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Asian American Market Essay Research Paper Part

Asian American Market Essay, Research Paper Part I “Everything you know about the Littleton killings is wrong. But the truth may be scarier than the myths” (Cullen 1999, p. 1). This is the title of an article that claims that “what was reported last spring about the motives and methods of killers Eric Harris and Dylan Klebold was untrue” (Cullen 1999, p. 1).

Asian American Market Essay, Research Paper

Part I

“Everything you know about the Littleton killings is wrong. But the truth may be scarier than the myths” (Cullen 1999, p. 1). This is the title of an article that claims that “what was reported last spring about the motives and methods of killers Eric Harris and Dylan Klebold was untrue” (Cullen 1999, p. 1). The question that arises from this claim, is how can that be so? How can the “most notorious events from the shooting spree – reported over and over in news reports, on TV chat shows and now in a bestselling book…” (Cullen 1999, p. 1) be false and in fact, to simply have never occurred? Using critical reasoning principles from English philosopher, Anthony Flew, one may begin to understand why everything we learnt through the media about the Littleton killings may well be incorrect.

This paper will concentrate on one “myth” – the killers were part of the Trench Coat Mafia. It will use two critical reasoning principles from Flew; namely Denying the Consequent/Affirming the Antecedent, and Affirming the Conseqent/Denying the Antecedent, to understand “the truth” behind “the myth”.

The two boys responsible for the killings were said to be part of the Trench Coat Mafia. Apparently, eighteen students from Chatfield High School associated with the group, were identified as acquaintances of Harris and Klebold. “They were kind of friends of fringe members” said one investigator (Cullen 1999, p. 3). Klebold was known to wear a trench coat occasionally. However, district spokesman Rick Kaufman stated, that “no students can recall ever seeing Eric wear a trench coat, other than once, this past fall [1998], other than the day of the shooting” (Cullen 1999, p. 4). In addition, the conclusion made by investigators was that the killers were not trying to evoke some echo of the Trench Coat Mafia by wearing their trademark coat on the day of the shooting. Instead, the investigators believe that “the reason they wore coats was for logistical, practical reasons” (Cullen 1999, p. 4). Despite of this somewhat reasonable conclusion, organisations such as Sears and CNN, continuously relate the Littleton killers to the Trench Coat and its’ Mafia. For instance, CNN Headline News was recently referring to “the two Trench Coat Mafia teens who were responsible for the Columbine High School massacre last April” (Cullen 1999, p. 3).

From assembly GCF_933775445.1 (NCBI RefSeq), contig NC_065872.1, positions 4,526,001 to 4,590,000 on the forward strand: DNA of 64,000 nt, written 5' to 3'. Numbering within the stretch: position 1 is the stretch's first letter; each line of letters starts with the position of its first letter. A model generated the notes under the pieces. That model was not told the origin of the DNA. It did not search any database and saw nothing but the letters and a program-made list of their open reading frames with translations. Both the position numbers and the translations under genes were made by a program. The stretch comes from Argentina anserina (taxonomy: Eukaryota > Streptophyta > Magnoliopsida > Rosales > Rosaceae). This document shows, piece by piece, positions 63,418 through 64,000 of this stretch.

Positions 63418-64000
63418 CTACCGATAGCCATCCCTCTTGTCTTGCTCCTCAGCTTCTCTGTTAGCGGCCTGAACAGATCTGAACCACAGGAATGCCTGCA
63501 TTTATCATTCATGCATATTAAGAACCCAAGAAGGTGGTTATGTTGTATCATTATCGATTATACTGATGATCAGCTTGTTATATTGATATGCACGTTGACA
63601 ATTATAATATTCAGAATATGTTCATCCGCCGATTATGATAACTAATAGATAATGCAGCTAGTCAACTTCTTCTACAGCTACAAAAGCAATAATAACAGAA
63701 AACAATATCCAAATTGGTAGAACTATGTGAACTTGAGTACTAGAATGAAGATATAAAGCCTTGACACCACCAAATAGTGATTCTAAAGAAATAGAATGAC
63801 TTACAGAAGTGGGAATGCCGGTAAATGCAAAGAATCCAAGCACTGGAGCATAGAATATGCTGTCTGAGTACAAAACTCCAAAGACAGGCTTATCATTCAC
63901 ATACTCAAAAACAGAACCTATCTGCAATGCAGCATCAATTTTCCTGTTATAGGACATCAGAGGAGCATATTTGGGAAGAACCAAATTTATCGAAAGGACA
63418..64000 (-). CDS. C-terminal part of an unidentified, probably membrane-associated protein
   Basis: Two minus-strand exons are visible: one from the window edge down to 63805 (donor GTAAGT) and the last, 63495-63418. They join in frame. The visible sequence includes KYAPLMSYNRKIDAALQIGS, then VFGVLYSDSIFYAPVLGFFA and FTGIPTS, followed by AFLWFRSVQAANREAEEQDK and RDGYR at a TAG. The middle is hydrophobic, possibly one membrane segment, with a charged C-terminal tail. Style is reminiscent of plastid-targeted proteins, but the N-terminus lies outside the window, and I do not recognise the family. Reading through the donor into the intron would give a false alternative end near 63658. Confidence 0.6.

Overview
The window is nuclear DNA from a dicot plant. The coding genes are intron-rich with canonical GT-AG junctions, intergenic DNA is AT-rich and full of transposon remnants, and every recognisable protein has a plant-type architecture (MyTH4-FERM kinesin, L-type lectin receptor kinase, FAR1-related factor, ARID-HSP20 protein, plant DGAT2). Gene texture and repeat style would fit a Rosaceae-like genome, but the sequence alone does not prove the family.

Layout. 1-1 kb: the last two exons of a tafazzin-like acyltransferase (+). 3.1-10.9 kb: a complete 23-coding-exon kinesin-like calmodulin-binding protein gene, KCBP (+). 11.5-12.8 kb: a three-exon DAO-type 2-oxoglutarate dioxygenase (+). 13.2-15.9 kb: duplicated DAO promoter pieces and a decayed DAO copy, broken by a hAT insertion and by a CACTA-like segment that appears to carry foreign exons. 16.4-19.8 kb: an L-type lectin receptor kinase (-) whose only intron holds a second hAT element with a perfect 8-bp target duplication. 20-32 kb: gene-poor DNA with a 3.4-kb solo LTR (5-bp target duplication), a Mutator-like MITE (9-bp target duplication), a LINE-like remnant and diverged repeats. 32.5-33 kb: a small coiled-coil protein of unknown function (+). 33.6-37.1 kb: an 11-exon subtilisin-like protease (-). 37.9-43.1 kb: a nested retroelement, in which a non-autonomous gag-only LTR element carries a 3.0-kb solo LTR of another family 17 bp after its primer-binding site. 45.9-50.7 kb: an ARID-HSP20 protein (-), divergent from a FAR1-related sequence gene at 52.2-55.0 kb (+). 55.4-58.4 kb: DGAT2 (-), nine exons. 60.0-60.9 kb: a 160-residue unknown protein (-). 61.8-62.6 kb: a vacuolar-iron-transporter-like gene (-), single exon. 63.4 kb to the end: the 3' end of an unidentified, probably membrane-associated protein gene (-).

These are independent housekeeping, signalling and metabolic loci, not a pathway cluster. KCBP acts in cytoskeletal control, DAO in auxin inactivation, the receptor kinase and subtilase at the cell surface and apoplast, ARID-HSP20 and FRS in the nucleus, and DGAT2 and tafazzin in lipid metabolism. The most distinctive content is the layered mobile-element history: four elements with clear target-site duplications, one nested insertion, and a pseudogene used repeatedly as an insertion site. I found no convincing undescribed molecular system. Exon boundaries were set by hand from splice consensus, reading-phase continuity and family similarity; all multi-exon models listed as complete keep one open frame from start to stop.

English philosopher, Anthony Flew states that “for if from any hypothesis… you can validly deduce some consequence…and if the consequence thus validly deduced is false, then it follows necessarily that the hypothesis itself must be false, too. One must decide whether simply to abandon the hypothesis or whether instead to reinterpret it so that it does not entail the kind of consequence which one had thought to be validly deduced therefrom” (Flew 1998, p. 33). Relating this to the association of the killers to the Trench Coat Mafia, then one will argue: Since the killers were “kind of friends of fringe members” and Klebold was known to wear a coat occasionally, and since they wore coats on the day of the killings, then it follows necessarily that the killers were part of the Trench Coat Mafia. One must accept this argument as valid. But the investigators have denied the truth of the conditional propositions, which function as the premises of that argument. “The form of the argument, and it is a valid form, is: If This is so, then That is so; but That is not so; therefore, This is not so either…Putting…symbolism to work…we can express the present valid form of argument as follows: If p then q, but -q, therefore -p” (Flew 1998, p. 34). However, there are two other forms that must be distinguished from this valid form. The first of the two invalid forms is if one lets the conditional propositions be granted, then “the premises so far provided do not preclude the possibility of some alternative explanation” (Flew 1998, p. 35). The second invalid form is “that such conditionals say nothing about the situation on the alternative assumption that their antecedents are not true” (Flew 1998, p. 35).